I did something good today, and I'm proud of it. I was asked to sit on a "panel" in a bible class at our church with three other men to discuss an explosive and often-divisive topic: evolution. Really the topic was science in general, but evolution has been the primary topic of that class. I've written about it here before -- just search "evolution" in the search bar above and you'll find those old articles.
Anyway, this class has continued but I haven't been able to participate because I've been teaching a class of my own for the past five months. Then this panel idea came up.
At first I was excited, but over the past week or so I'd been getting more and more nervous. I discovered that all three of the other panel members are young-earth creationists, believing that a 6,000 year-old earth is an essential foundation of the Christian faith. I don't personally hold to that view. It felt like I was walking into a very dangerous situation. In the end, though, it went very well and several people came up to me after class to say they appreciated my contribution.
Below is what I said this morning. Yes, it's pretty close to verbatim -- my memory is freaky like that. After that, I'll post something humbling to balance things out.
Question 1 -- Why are you here on the panel? What is your interest in this topic?
I have no professional training in science -- I was just a dumb business major in college. I'm here probably for the same reason many of you are here listening this morning; I just love this stuff. Science fascinates me, and I love discovering and learning more about how our universe works.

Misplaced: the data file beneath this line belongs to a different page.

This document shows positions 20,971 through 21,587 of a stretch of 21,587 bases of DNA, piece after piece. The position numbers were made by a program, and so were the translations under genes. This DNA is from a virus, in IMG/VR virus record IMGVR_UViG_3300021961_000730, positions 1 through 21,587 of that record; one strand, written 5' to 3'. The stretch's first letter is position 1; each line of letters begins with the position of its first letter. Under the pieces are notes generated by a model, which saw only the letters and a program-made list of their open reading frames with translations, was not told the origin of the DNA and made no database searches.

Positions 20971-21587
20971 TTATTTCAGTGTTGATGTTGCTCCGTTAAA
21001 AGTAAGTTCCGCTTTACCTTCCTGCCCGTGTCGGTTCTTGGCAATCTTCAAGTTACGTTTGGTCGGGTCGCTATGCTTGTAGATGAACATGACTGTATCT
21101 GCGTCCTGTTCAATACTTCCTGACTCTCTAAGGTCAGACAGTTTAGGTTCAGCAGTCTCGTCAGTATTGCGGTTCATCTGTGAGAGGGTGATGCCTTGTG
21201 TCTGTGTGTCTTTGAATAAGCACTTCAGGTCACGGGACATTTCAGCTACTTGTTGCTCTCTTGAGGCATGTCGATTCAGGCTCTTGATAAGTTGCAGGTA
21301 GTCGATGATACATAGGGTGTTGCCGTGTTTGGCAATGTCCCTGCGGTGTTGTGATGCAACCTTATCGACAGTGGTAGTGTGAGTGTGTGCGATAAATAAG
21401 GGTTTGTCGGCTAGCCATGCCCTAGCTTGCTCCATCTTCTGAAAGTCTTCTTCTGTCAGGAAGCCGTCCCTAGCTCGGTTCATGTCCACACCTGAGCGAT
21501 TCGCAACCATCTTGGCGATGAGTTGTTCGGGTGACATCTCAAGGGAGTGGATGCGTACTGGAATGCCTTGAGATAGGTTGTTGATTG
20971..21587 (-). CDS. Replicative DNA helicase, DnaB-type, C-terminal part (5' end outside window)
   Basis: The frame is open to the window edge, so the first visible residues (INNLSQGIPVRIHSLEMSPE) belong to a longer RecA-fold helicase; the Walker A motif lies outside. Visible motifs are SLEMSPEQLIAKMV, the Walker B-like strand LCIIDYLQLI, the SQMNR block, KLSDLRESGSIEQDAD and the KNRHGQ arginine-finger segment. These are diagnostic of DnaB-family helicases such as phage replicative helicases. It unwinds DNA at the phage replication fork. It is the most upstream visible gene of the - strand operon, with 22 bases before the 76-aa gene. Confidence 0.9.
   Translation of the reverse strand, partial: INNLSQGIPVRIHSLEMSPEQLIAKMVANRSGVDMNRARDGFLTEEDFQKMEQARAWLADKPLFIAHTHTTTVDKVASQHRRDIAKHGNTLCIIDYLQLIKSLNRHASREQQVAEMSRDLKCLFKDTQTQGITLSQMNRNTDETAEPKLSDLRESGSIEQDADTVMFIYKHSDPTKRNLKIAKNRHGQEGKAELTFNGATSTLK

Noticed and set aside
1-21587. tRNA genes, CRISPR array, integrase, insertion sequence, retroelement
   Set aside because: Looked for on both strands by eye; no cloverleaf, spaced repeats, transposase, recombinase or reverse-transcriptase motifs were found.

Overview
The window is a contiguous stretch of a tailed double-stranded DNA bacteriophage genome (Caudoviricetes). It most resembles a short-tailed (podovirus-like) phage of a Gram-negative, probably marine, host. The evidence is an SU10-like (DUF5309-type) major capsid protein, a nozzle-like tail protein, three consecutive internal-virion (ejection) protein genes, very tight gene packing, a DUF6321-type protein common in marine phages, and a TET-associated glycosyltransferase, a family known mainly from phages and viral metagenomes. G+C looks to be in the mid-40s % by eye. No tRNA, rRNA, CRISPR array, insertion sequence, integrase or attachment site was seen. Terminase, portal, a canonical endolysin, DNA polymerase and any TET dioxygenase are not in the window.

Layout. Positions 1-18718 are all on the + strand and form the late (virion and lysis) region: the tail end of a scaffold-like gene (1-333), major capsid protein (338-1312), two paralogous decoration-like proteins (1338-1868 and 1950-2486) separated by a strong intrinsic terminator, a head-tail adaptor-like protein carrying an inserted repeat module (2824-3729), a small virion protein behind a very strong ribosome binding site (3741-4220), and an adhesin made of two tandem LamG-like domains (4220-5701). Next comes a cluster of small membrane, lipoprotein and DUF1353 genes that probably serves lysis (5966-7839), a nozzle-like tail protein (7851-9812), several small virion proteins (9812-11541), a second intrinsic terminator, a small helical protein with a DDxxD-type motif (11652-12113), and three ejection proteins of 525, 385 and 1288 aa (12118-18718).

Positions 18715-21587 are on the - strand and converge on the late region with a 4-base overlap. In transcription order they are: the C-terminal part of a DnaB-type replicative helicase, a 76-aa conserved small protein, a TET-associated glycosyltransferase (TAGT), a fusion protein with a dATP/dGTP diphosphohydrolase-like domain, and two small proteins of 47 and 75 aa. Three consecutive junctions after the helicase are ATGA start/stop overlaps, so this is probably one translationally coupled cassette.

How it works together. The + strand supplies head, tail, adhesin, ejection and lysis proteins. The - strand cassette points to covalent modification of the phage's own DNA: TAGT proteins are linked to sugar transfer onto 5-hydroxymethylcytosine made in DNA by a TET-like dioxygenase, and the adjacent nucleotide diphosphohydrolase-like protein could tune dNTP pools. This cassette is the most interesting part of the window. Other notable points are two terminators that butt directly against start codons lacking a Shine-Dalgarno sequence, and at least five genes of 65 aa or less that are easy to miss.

Because of that, my favorite branch of science is physics, since they ask the absolute biggest questions -- what the world is made of, how it works, what are the forces at work around us, and so on. Those big questions are so leading-edge, and the theories often so unproven, that it brings with it a big dose of humility. The people who inspire me are the expected former legends of physics like Einstein and Neils Bohr, but there are scientists today like Brian Greene and Sylvester Gates who are equally brilliant yet still able to communicate to average people like me. I read these guys' books and see them speak in person whenever possible. Like I said, I just love this stuff.
Question 2 -- What is your definition of "evolution"?
Well, my answer is different than those you've heard from the other men here, but when I say "evolution" I'm just talking about the process of species changing over time due to natural selection. It's happening in our world right now, and I'd bet that everyone in the room agrees. Here, I can test it -- would anybody here give their children the flu shot from 10 years ago? Probably not, because the virus changes ever year, and the CDC tries to keep its flu shot relevant to the currently active strains. So things are constantly changing.
Even Ken Ham (the author of the book being used in bible class) agrees that evolution is a part of the picture. Let's take his view of Noah's ark, a literal event a few thousand years ago when only a maximum of 1,000 species survived the flood. And yet today there are over a million species on our planet. His explanation is that right after the flood, God started a super-fast form of evolution, turning one species of primate into 20 in just a few generations. One dog breed became hundreds.
So both sides agree that evolution has happened and is still happening, it's just a debate over the speed that animals evolved in the past. That's all I mean by evolution. The origin of man is a different issue for me.
At this point a class member said the following -- "But if our adversaries hear us talk like that, won't it weaken our argument? If they think that in any way we agree with them then we'll appear weaker and will probably lose the debate. I think we need to tell them upfront that we don't agree with any of their stance on evolution."
This was my answer: